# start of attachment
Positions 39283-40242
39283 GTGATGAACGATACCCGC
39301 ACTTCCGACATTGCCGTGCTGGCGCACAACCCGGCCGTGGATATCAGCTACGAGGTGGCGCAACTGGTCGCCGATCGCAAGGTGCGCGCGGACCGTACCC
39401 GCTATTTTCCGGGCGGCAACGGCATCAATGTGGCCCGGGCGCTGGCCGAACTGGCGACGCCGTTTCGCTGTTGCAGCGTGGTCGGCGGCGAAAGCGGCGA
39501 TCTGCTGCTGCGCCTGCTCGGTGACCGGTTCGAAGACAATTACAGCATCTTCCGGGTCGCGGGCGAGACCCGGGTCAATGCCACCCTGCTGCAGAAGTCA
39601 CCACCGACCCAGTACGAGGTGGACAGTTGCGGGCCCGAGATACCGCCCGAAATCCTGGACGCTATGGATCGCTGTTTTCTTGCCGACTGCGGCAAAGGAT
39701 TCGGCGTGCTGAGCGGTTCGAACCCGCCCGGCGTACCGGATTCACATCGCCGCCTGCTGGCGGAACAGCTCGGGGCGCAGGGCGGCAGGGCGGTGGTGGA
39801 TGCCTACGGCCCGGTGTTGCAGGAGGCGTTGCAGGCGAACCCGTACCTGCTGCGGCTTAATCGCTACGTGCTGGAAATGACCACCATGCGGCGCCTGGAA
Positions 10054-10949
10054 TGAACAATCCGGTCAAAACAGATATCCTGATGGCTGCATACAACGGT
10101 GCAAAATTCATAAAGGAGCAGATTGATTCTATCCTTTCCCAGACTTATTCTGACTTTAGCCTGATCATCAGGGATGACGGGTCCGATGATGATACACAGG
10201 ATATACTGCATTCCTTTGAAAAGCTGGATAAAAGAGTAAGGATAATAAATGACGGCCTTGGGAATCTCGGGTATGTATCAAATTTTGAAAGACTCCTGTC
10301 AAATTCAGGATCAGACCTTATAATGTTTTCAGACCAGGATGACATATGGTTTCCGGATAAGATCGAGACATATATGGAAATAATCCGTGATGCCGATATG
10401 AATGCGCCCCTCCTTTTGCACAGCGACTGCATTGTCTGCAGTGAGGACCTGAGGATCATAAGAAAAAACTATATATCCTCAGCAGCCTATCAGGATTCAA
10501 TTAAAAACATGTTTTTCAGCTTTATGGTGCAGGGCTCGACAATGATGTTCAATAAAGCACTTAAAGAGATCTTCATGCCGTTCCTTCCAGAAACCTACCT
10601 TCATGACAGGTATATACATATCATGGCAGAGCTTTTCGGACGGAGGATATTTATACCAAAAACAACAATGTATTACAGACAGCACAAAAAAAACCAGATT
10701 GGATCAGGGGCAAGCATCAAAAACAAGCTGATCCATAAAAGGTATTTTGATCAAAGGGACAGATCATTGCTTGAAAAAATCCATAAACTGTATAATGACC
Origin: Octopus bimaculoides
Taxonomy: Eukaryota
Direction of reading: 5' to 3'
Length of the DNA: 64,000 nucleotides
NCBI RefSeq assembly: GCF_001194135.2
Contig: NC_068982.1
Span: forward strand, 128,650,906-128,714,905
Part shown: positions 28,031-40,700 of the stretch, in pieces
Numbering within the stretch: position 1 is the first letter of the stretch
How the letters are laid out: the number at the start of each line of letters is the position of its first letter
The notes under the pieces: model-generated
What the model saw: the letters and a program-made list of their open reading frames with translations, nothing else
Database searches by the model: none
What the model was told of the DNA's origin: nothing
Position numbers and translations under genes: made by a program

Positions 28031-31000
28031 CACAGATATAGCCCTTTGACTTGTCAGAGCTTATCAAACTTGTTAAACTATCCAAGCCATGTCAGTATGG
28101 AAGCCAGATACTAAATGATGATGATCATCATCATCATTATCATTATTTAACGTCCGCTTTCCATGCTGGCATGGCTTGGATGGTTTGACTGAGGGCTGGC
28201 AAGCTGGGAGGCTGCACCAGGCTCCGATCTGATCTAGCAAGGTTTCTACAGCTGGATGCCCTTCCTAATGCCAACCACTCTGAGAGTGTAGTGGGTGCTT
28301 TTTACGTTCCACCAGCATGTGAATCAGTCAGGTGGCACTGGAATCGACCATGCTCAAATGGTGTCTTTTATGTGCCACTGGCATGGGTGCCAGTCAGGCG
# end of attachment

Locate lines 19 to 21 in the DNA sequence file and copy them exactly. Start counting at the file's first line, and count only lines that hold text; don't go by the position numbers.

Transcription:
Taxonomy: Eukaryota
Direction of reading: 5' to 3'
Length of the DNA: 64,000 nucleotides